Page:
What is the Keto diet?

The Keto diet involves going for long periods with extremely low levels (no more than 30g per day) at almost zero g per day of carbohydrates and increasing fat to a really high level (to the point where they can account for as much as 65% of your your daily intake of macronutrients). The idea behind this is to get your body into a state of ketosis. In this state of ketosis, the body is supposed to be more inclined to use fat for energy, and research says it does just that. Depleting your carb/glycogen stores in your liver and then switching to fat for fuel means you should end up getting shredded.

Then you follow this basic platform from, say, Monday to Saturday 12:00 PM (afternoon) (or Saturday 7:00 PM, depending on which version you read). Then, from now until 12 midnight on Sunday night (that is, up to 36 hours later), increase your massive carb intake…

(Some say, and this will also be dictated by your body type, that you can go crazy on carbs and eat whatever you want and then there are those who more wisely, in my opinion, prescribe sticking to clean carbs even during your carb .)

So calculating your numbers is as simple as the following…

Calculate your required maintenance level of daily calories…

(if you’re looking to drop fast use 13 – I wouldn’t recommend this, if you want a more level drop in body fat use 15 and if you’re really going to try to maintain or possibly increase some lean muscle mass then use 17)

Body weight in pounds x 15= a

Protein for the day 1g per body weight in pounds = b

Bx4=c (c= number of calories allocated to your daily protein allowance).

ac= d (d= amount of calories to allocate to fat intake).

D/9= g per day of fat to consume.

The final calculation should leave you with a very high number for your fat intake.

Now for those of you wondering about energy levels… Especially for training because there are no carbs, with such a high amount of fat in the diet, you feel quite full and fat is a very good source of fuel. for your body. (One adaptation I’ve made is to eat a nice fish fillet about an hour before training and find that it gives me enough energy to complete my workout.) (I am aware of the arguments made for not being fat 2-3 hours otherwise training. While I won’t be fat 2-3 hours post-workout as I want quick absorption and blood flow then I don’t see any problem in slowing everything down before training so my body has access to a slow-digesting energy source.).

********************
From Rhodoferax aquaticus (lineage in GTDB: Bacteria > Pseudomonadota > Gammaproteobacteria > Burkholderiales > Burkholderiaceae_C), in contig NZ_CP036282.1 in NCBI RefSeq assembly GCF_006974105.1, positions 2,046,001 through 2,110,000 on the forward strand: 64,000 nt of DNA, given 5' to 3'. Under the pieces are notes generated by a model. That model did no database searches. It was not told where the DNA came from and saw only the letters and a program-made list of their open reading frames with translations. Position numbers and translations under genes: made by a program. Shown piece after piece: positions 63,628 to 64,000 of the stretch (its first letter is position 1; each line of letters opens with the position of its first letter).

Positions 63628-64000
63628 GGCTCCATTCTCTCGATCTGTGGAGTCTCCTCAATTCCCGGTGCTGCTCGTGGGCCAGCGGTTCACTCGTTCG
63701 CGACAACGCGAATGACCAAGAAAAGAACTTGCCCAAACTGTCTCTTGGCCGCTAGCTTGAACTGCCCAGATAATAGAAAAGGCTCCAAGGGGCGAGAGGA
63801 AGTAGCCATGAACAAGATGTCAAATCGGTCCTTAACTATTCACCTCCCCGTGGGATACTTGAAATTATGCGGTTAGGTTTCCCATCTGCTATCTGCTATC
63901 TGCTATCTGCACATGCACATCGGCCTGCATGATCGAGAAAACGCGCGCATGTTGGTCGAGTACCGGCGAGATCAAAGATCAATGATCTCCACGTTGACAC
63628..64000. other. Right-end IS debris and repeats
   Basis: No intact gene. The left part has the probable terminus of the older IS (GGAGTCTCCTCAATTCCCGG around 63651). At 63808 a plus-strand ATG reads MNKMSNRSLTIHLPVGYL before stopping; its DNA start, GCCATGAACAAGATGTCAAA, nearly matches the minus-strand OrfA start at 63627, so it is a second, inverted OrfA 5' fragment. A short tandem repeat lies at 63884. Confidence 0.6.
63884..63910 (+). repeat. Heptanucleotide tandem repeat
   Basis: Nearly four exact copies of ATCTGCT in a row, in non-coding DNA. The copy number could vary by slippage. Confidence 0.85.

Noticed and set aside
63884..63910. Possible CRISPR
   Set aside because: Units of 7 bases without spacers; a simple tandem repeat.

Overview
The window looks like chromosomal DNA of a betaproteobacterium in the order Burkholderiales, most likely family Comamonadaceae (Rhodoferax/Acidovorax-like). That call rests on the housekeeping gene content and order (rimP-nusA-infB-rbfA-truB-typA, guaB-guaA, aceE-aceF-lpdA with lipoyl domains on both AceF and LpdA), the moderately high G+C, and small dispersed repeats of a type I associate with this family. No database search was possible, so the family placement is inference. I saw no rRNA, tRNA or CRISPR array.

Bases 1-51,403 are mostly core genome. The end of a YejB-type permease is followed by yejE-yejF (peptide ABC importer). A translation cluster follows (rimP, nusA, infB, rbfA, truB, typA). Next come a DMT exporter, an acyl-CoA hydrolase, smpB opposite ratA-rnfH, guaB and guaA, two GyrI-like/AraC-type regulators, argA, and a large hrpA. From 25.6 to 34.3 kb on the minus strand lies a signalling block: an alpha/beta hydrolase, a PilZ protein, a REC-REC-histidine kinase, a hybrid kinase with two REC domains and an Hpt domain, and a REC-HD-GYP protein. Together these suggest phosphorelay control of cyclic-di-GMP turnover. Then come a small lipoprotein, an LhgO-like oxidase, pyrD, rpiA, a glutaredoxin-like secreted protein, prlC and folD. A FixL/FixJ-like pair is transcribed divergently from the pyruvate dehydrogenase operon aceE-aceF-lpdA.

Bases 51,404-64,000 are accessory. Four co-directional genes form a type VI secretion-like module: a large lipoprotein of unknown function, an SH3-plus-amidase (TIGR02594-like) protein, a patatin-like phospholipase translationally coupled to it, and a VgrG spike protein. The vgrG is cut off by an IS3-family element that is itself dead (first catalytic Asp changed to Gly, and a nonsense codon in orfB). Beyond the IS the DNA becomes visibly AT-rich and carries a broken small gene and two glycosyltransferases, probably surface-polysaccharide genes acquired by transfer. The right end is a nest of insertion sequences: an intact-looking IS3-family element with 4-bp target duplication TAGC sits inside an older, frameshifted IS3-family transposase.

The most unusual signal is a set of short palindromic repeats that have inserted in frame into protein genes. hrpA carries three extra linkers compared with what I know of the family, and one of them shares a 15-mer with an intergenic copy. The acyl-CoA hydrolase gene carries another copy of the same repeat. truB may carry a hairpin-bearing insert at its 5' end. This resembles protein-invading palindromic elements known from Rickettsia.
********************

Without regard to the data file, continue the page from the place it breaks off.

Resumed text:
Continuing with the general guidelines…

Some people claim to have a carbohydrate intake of 30 g immediately after training, enough to replenish liver glycogen levels. And then there are those who say that having as much as that can kick you out of ketosis, the state you’re trying to maintain. Since I have been taking the post-workout shake for the last 8+ years of my training, I have decided to try the “no post-workout” route! I guess I might as well give it a try!

During my carb bulking period, for the sake of those of you who would like to know if you can get fit and still eat the things you want (in moderation), for the first six weeks I will be relaxed about what I eat in this period. but then the next 6 weeks i will only eat clean carbs.

I also like to make sure the first workout of the week, like a Monday morning workout, is a good full hour of work, so I’m already starting to lower liver glycogen.

I also make sure I have one last really grueling workout on the Saturday before my carb.

And I’m eating a lot of fish, eggs, olive oil, and beef!

Article provided by www.healthelements.net/blog/what-is-keto/

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